News release

Nova Scotia Adds to Endangered Species List

NATURAL RESOURCES--CXN--Nova Scotia Adds to Endangered Species List


Five more plants and another animal in Nova Scotia will now be protected by the province's Endangered Species Act.

Three of the new species at risk are classified as endangered, which means they could become extinct, at least in Nova Scotia, at any time. They include plymouth gentian, water pennywort and the Cape Breton population of the American marten.

The American marten is a small mammal that is not at risk elsewhere in Canada, except in Newfoundland, where it is also endangered. In Cape Breton, the population of this species is very small and suitable habitat is limited. There was not enough information to assess the status of American marten on mainland Nova Scotia.

Of the three remaining plant species, golden crest is threatened and New Jersey rush and Long's bulrush are vulnerable. Species identified as threatened could become endangered. Vulnerable species are particularly sensitive to human activities or natural events.

The five plant species are Atlantic coastal plain plants, which have attracted the attention of scientists and the conservation community. Efforts to recover these species are already underway.

"It is important that we all work together to ensure that these species will be here in the future," said Natural Resources Minister Ernest Fage. "We know that species at risk can be important indicators of environmental health. When we take steps to improve the situation for species at risk we also benefit many others, including ourselves."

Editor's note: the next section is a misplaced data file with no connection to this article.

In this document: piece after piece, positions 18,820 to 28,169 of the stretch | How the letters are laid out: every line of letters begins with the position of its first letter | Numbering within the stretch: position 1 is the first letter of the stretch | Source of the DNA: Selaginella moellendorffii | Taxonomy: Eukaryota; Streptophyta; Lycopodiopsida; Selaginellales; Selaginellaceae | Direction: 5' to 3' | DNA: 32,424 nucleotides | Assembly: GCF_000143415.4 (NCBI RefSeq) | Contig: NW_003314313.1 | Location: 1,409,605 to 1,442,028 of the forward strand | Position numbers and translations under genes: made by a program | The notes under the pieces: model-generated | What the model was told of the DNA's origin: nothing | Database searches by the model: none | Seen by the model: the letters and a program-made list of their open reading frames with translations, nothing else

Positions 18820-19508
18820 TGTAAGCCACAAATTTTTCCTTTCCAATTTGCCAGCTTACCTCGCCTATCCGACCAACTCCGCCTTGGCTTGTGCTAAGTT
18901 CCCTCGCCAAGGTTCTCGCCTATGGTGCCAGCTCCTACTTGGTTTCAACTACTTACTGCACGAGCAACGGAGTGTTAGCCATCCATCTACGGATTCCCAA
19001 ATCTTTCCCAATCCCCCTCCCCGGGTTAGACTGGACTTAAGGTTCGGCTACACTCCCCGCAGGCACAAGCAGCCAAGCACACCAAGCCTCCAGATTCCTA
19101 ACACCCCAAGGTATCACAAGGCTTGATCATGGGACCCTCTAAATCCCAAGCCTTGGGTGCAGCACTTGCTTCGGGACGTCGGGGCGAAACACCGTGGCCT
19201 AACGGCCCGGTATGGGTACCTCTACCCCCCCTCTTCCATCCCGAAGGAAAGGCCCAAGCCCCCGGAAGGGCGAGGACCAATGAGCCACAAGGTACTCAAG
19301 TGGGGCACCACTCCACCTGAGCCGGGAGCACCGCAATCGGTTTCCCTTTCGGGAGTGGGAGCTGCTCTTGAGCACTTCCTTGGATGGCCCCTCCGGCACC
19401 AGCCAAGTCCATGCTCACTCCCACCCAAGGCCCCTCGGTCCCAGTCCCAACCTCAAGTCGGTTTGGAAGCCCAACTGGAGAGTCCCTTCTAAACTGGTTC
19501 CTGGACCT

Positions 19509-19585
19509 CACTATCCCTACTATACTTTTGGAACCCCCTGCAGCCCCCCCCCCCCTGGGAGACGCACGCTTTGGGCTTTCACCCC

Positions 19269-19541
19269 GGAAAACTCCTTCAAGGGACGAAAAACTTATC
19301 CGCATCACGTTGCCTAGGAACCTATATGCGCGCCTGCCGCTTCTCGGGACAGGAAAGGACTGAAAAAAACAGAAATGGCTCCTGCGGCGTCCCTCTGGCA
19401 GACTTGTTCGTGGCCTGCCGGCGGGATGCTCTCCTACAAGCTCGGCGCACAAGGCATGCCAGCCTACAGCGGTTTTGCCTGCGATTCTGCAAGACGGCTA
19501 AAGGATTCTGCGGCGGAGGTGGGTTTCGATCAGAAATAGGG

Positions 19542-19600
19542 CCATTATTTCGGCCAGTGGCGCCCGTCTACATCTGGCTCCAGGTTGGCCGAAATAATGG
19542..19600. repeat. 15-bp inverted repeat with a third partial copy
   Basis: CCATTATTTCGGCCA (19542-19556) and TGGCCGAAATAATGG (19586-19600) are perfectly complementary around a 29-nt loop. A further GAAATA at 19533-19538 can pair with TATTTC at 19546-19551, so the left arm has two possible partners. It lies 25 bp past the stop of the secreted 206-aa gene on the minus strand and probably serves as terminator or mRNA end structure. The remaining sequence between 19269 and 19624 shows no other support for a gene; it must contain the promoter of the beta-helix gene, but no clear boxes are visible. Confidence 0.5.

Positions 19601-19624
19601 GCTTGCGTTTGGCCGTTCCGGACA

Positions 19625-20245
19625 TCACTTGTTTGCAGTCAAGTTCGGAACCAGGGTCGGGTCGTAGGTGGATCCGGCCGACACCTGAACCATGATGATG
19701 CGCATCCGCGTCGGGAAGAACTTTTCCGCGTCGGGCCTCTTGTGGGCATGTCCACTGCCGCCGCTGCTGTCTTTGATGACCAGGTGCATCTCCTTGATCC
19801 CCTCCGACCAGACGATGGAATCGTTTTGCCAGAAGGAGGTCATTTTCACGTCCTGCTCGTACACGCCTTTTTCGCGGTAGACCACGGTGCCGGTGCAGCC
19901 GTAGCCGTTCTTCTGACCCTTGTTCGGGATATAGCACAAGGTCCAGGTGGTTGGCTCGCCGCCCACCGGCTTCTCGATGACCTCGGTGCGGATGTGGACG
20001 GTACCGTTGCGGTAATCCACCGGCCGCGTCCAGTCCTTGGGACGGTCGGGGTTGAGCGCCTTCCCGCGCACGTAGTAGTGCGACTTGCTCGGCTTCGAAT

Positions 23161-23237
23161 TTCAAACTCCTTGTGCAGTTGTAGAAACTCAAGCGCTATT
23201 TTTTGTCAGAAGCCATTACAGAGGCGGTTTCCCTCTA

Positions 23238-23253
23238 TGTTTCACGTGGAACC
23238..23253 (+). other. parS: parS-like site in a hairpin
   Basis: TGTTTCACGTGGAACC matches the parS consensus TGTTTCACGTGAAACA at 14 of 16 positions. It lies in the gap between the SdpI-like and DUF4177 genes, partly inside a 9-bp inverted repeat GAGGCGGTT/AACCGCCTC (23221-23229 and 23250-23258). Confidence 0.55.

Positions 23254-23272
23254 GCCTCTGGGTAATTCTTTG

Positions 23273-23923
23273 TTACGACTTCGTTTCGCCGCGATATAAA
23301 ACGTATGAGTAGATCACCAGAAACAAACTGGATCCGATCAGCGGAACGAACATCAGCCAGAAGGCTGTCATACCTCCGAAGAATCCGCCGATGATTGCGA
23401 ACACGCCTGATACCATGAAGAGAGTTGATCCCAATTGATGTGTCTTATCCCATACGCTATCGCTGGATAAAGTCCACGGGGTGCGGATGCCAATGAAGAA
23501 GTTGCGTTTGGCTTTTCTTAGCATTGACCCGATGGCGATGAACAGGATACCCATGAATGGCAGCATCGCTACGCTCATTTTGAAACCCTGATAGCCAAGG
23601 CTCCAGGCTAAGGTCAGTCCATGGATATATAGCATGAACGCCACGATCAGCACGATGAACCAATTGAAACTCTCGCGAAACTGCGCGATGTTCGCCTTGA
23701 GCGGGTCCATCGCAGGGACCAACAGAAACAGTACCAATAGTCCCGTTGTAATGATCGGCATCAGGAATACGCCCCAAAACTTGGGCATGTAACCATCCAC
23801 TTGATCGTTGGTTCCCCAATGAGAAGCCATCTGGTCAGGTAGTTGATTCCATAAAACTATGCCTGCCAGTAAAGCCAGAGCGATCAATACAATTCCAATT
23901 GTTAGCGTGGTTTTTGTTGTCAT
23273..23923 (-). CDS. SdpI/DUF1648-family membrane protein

The Endangered Species Act, the first of its kind in Canada, was proclaimed in May 1999 and reflects Nova Scotia's commitment to the National Accord for the Protection of Species at Risk. The minister appointed six scientists to the Nova Scotia Species at Risk working group, which continues to assess the status of Nova Scotia plants and animals that may require special protection.

The legislation helps protect wildlife by banning activities that could disturb or destroy protected species or their habitat. Since it was passed in 1999, 16 species in Nova Scotia have been placed under its protection. The minister can also appoint special recovery teams to help maintain or increase plant or animal populations.

Members of the working group include: chair Sherman Boates, Ruth Newell, Fred Scott, Tom Herman, Liette Vasseur and Marty Leonard. All members have extensive experience in wildlife and conservation biology.

FOR BROADCAST USE:

Five more plants and another animal in Nova Scotia will now be protected by the province's Endangered Species Act.

The American marten, a small mammal, and five plants now face extinction, at least in this province, or are especially sensitive to human activity.

Nova Scotia was the first province to bring in this kind of legislation, after a national agreement to protect species at risk.

Sixteen species in the province are now protected by the act, which includes fines for people caught harming species or their habitat.

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Contact:

Angela Campbell
Communications Nova Scotia 902-424-2876 E-mail:
Dr. Sherman Boates
Natural Resources 902-679-6146 E-mail:
Mark Elderkin
Natural Resources 902-679-6219 E-mail:
kjd            July 9, 2001        2:39 P.M.